Tremont House, Boston

The Tremont House on Tremont Street in Boston, sometime in the 1890s. Photo courtesy of Boston Public Library.


The scene in 2014:


The Tremont House in the first photo was built in 1829, and it holds a significant place in American history – it was the first hotel with running water and indoor plumbing. It opened to much fanfare, with mayor Josiah Quincy (of Quincy Market fame) presiding over the event. The guest list included a number of distinguished Bostonians, including Congressmen Daniel Webster and Edward Everett. Webster would go on to become one of the most influential men in 19th century America, and Everett also went on to bigger and better things, serving as governor, ambassador, senator, and Secretary of State. He gave a speech at the ceremony, and some 34 years later he would be the keynote speaker at another event – the dedication of the national cemetery at Gettysburg, although his two hour speech was overshadowed by President Lincoln’s two minute remarks.

The building stood at the corner of Tremont and Beacon Streets until 1895, and during its existence it had a number of notable guests, including Charles Dickens, Ralph Waldo Emerson, Alexis de Tocqueville, and President Andrew Jackson. It was also where, in 1848, Abraham Lincoln, at the time a virtually unknown Illinois Congressman, stayed during a visit to Boston. Coincidentally, years later John Wilkes Booth would also stay at the hotel, not long before he assassinated Lincoln.

Hull Street, Boston

Children keep cool next to a block of ice on Hull Street in Boston’s North End, sometime in the 1930s. Photo courtesy of Boston Public Library, Leslie Jones Collection.


Hull Street in 2014:


Not much has changed on Hull Street in the past 80 years – the neighborhood has become wealthier, but it remains predominantly Italian-American, as it was when the 1930s photo was taken.  At least some of the children in the photo were probably either Italian or Jewish, and it is likely that some of them have children or grandchildren who live in the area.  In fact, some of them might still be alive today, and who knows – perhaps one of them lives here on Hull Street, where they can now sit in air conditioned homes to stay cool, instead of hovering around a block of ice.  Everything else is the same, from the houses to the left, to the Copp’s Hill Burying Ground on the right, and the apartment building beyond it.  In fact, the curb stones are probably the same ones that the ice cart rested against.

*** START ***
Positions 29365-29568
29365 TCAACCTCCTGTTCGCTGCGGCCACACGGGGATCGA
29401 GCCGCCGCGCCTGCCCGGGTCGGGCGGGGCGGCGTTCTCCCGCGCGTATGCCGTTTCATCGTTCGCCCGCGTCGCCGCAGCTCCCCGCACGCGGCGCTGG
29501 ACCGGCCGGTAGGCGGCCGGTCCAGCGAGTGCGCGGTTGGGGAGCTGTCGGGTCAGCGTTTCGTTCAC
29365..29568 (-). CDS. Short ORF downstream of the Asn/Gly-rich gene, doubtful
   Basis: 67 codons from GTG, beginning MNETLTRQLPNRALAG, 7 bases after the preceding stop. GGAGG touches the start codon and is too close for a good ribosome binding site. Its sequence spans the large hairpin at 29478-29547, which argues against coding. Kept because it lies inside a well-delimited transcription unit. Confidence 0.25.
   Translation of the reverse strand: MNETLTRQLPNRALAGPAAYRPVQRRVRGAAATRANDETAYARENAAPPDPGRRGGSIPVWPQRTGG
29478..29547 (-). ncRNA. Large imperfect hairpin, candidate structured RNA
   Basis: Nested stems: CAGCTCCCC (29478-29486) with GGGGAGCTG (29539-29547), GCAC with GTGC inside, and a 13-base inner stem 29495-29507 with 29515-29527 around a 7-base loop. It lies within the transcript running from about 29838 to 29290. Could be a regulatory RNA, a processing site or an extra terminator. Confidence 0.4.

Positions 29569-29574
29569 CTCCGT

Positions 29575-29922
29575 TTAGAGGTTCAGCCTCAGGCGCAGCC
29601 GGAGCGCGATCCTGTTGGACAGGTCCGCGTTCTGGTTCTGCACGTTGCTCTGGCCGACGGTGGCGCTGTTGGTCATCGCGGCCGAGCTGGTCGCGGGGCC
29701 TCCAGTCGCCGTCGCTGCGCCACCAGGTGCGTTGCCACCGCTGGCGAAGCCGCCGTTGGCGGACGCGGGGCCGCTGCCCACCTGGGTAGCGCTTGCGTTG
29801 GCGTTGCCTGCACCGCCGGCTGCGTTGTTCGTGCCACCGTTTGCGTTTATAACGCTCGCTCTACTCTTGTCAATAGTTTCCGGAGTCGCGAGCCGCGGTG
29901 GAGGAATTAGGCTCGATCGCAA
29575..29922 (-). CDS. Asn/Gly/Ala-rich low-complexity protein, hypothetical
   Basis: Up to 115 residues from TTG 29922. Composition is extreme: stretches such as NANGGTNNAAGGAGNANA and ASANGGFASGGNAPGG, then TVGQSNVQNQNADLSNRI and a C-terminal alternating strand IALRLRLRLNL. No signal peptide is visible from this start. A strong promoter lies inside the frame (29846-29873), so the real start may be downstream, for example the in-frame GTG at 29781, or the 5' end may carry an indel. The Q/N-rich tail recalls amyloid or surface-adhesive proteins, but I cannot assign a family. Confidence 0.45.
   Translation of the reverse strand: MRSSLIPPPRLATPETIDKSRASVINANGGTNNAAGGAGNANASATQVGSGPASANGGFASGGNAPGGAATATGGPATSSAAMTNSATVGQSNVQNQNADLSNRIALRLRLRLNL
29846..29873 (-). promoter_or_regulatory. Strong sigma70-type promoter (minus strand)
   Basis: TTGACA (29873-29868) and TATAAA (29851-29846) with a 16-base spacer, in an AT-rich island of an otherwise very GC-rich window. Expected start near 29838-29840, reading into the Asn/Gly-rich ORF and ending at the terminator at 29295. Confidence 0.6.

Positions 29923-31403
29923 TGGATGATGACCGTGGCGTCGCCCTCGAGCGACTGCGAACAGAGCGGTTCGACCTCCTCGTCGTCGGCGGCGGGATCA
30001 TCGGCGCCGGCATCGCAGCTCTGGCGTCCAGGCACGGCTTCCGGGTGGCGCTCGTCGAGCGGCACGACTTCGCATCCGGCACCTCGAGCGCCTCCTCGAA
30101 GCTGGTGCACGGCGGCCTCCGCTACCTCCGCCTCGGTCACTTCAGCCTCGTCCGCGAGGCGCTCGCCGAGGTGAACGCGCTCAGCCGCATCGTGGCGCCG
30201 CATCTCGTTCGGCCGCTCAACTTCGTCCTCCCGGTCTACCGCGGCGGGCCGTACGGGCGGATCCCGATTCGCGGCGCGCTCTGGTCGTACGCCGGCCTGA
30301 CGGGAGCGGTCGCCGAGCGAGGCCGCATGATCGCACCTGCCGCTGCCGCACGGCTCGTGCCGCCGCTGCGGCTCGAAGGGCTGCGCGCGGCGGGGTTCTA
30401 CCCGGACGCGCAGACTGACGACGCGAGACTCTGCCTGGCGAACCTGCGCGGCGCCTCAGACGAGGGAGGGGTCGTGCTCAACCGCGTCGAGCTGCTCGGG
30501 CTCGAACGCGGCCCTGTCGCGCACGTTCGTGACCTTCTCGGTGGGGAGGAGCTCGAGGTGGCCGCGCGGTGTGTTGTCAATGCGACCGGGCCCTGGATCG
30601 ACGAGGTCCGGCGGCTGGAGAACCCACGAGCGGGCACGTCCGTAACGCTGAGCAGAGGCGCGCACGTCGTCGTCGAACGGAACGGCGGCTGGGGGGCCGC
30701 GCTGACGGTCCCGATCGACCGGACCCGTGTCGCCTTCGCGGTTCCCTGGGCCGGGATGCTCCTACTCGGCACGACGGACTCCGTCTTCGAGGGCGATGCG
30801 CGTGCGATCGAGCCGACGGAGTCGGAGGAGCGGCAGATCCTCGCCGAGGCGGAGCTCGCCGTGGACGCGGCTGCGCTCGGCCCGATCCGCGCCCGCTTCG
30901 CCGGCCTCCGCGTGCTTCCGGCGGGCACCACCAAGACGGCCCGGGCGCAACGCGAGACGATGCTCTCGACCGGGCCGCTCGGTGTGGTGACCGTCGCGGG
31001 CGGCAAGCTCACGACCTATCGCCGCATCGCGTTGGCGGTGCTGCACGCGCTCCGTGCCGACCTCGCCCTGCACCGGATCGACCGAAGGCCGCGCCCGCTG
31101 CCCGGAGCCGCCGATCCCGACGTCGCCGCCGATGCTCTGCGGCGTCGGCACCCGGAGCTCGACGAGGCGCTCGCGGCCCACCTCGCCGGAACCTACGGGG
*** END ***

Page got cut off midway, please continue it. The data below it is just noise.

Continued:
Explosion, Corner of Tremont and Boylston Streets, Boston

An explosion at the corner of Tremont and Boylston during the construction of the Tremont Street Subway on March 4, 1897.  Photo courtesy of Boston Public Library.


The scene in 2014:


The corner of Boylston and Tremont is the location of a sharp 90 degree curve on the Green Line, where the underground tracks turn off of Boylston and onto Tremont.  In 1897, however, this was still under construction.  During this time, one of the gas lines at the intersection began leaking.  The escaped gas accumulated in the empty space underground, until a horse-drawn streetcar, the one marked “Mount Auburn”in the photo, ignited the gas as it passed above ground.  The explosion killed six people and caused significant damage to the surrounding buildings, including the Hotel Touraine, which was still under construction in the first photo and stands to this day.  The subway itself would go on to open on September 1, and the location of the explosion became the Boylston station.

Faneuil Hall and Dock Square, Boston (2)

Faneuil Hall, taken from Dock Square in Boston in 1930. Photo courtesy of Boston Public Library, Leslie Jones Collection.


The scene in 2014:


Similar to the scene in the photos in this post, this view shows Faneuil Hall as the one constant in an otherwise very different scene.  It was probably the oldest building in the 1930 photo by at least 100 years, but 84 years later it has outlasted all of the other buildings, many of which were taken down during various urban renewal projects in the 1950s and 1960s, including the construction of the Central Artery.

Faneuil Hall and Dock Square, Boston (1)

Faneuil Hall, taken from Dock Square in Boston in 1930. Photo courtesy of Boston Public Library, Leslie Jones Collection.


The scene in 2014:


Faneuil Hall and the Custom House Tower are still there, but otherwise this scene has changed dramatically.  Taken from in front of modern-day City Hall, the scene in the first photo shows the Faneuil Hall area when it was still a major commercial center in the city, as opposed to a destination primarily for tourists and city workers on their lunch break.  Today, Congress Street cuts through the area where Dock Square once was, and behind the photos, City Hall towers over the area.

Dock Square toward Union Street, Boston

Dock Square looking toward Union Street in Boston, in 1865. Photo courtesy of Boston Public Library.


The scene in 2014:


These photos were taken from almost the same spot as the ones in this photo, just slight ahead and to the right.  The first one shows the variety of businesses that were located in Civil War-era downtown Boston, ranging from feathers and furniture to hardware and whips.  The tracks in the foreground are for a horse-drawn trolley line; this was an early version of Boston’s present-day subway network, before the trolleys were electrified and put underground.